Next Up in Pinstripes: Sidd Finch? Ricky Vaughn?

Friday, April 29 2005 @ 12:01 AM EDT

Contributed by: Mick Doherty

Back in 1993, the New York Yankees ended a very un-Bronx-like skein of four straight losing seasons to burst back onto the scene of baseball's winning franchises with an 88-74 mark, good for second place just seven games behind the eventual World Champion Blue Jays.

It had also been 12 years since a playoff appearance for the pinstriped crew, but that year the torch was passed from Toronto and after a cruising to a division-best 70-43 mark in the strike-shortened 1994 season, the Yanks have been in the playoffs each season since, capturing six pennants and four titles.

And of course, with apologies to Derek, Bernie and the rest (hey, sing THAT, Terry Cashman!), the run of success has been almost entirely thanks to the team's pitching. Maybe it's the Kevin Brown-inspired Hall of Names feature the other day that has me thinking about this, or maybe it's seeing Randy Johnson finally pitch more or less like he's supposed to, or maybe down here in Texas, it's seeing Andy Pettitte (1-1, 3.55) and the amazing Roger Clemens (1-0, 0.32) putting it together for the Astros, but you have to admit the question is valid ... has there ever, in the history of the sport, been an era in which one team featured so many great and near-great pitchers, if in some cases, only for a short time?

The 1992 team that preceded this latest decade-plus of Yankee success put together a 76-86 record behind a starting rotation whose front four included Melido Perez, Scott Sanderson, Scott Kamienicki and Tim Leary (whose combined career win total of 372 trails Christy Mathewson alone by just one!); the closer was the immortal Steve Farr, set up by luminaries including John Habyan, Rich Monteleone and Greg Cadaret.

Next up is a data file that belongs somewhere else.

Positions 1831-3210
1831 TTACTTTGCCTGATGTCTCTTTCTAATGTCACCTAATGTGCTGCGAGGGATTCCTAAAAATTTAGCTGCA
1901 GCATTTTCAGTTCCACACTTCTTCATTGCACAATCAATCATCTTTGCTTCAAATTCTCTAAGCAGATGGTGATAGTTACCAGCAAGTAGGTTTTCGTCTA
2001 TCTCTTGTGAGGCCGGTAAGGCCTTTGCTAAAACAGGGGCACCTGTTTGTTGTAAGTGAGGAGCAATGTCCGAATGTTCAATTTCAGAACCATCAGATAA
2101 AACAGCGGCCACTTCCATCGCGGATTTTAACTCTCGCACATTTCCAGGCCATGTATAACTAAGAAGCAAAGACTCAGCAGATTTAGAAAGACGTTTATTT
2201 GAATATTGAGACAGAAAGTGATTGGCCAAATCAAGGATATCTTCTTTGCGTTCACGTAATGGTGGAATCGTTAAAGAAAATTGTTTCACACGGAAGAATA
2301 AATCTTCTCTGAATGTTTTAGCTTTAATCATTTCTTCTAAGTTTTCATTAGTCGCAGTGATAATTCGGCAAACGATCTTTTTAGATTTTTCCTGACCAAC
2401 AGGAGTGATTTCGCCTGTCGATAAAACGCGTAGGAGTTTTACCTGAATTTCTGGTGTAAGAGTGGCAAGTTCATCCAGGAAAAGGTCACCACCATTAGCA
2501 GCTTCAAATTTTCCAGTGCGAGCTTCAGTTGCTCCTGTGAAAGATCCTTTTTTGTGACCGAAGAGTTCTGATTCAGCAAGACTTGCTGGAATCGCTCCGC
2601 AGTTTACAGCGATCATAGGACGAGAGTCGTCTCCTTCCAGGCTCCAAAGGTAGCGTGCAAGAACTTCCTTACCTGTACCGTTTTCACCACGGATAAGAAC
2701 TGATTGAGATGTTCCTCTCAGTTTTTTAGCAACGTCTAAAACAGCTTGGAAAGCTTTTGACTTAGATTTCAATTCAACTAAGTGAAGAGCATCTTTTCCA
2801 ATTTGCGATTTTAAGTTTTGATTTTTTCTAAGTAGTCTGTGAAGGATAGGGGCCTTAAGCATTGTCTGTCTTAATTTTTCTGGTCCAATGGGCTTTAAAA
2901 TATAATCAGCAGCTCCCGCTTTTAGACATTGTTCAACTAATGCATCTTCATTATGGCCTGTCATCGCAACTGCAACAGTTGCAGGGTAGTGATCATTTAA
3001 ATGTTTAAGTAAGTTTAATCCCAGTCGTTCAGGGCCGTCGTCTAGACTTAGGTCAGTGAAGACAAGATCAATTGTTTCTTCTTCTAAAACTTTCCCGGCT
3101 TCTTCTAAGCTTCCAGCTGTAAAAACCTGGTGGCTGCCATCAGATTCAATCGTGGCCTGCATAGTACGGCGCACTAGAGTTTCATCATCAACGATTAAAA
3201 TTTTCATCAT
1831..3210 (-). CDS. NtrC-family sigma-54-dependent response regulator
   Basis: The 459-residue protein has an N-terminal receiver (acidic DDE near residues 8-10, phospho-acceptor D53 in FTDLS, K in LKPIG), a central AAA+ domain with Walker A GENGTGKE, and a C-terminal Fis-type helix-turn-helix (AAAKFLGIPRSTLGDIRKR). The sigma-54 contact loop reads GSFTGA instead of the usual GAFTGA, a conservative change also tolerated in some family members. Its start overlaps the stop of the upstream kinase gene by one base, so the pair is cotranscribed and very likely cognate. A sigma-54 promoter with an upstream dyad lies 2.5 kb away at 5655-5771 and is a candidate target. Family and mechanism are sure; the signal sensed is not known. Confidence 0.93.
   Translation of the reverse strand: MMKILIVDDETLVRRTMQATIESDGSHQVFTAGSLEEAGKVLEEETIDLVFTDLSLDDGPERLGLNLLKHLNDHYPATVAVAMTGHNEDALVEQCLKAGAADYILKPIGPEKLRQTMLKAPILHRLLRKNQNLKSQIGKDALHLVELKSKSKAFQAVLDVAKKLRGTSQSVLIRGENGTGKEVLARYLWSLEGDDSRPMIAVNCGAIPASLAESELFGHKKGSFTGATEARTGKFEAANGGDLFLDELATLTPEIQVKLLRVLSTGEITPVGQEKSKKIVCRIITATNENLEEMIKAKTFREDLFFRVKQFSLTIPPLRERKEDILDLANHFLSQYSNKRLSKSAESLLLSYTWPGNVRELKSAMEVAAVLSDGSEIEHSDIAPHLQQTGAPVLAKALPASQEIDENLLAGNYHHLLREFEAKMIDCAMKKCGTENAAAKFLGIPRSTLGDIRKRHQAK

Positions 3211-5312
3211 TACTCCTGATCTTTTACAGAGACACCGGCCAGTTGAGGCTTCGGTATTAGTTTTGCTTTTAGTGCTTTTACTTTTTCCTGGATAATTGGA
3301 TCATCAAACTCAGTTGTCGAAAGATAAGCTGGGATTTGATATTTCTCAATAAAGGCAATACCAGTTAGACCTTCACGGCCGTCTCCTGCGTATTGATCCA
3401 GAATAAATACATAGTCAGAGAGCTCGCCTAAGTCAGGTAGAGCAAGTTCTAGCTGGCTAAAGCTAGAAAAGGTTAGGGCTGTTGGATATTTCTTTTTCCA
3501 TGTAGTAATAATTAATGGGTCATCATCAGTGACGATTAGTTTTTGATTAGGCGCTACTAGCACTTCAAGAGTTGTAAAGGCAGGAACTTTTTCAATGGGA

Then, things changed. As shown by the below wholly and totally unscientific listing, consider that since 1993, the Yankees starting rotation has featured the following "name" pitchers, listed in order of their career won/loss record through the end of the 2004 season:

R Roger Clemens (328-164)
L Randy Johnson (246-128)
L Frank Tanana (240-236)
L David Wells (212-136)
R Mike Mussina (211-119)
R Kevin Brown (207-137)
R Dwight Gooden (194-112)
R David Cone (194-126)
L Jimmy Key (186-117)
L Kenny Rogers (176-123)
L Andy Pettitte (155-82)
R Jack McDowell (127-87)
R Denny Neagle (124-92)

I admit, I'm too lazy to add up the Cy Young Awards or All-Star appearances, but you're looking at 13 guys who headed into this season had racked up exactly 2,600 major league wins combined. That's easy math -- it comes to 200 wins, on average, per pitcher.

And we're not including two other groups of starting pitchers who had varying degrees of success in the Bronx -- foreign imports including Hideki Irabu, Orlando Hernandez and Jose Contreras, each of whom was considered at one time to be one of the best non-MLB pitchers in the world; and former or future All-Stars, some of those still active who may at least one day reaech the Key-Cone-Gooden rung of the list above: Jeff Weaver, Ted Lilly, Jon Lieber, Javier Vazquez, Jim Abbott, Terry Mulholland, Esteban Loaiza, Carl Pavano, Jaret Wright, Jake Westbrook, Neal Heaton (yes, he was TOO an All-Star) and Mike Witt.

And you want to talk about bullpens? Since 1993, the Yankees have employed twenty different pitchers who had at least a dozen saves in a season at some point in their careers. But that's really underslling the case ... you know about Mo Rivera, the only man so far to record more than one 50-save season. But men who once wore pinstripes have also accounted for 18 of the 61 40-save seasons in MLB history ... albeit not all with the Yankees, of course!

Seven other 30-save guys, including the aforementioned Farr who did it with the Yankees, also donned Yankee unis. Take a look at this list of closers who have appeared with the Yankees including a parenthetical note of each individual's personal single-season high in saves:

Mariano Rivera (53)
Armando Benitez (47)
Lee Smith (47)
Tom Gordon (46)
John Wetteleand (43 three times)
Jeff Reardon (42)
Mark Wohlers (39)
Bob Wickman (37)
Joe Borowski (33)
Jesse Orosco (31)
Steve Farr (30)
Juan Acevedo (28)
Mike Stanton (27)
Darren Holmes (25)
Dan Miceli (21)
Greg A. Harris (20)
Steve Karsay (20)
Steve Howe (18)
Paul Assenmacher (15)
Rick Honeycutt (12)

So again, the question bears asking ... has there ever, in the history of the Great Game, been an era in which one team featured so many great and near-great pitchers, if in some cases, only for a short time?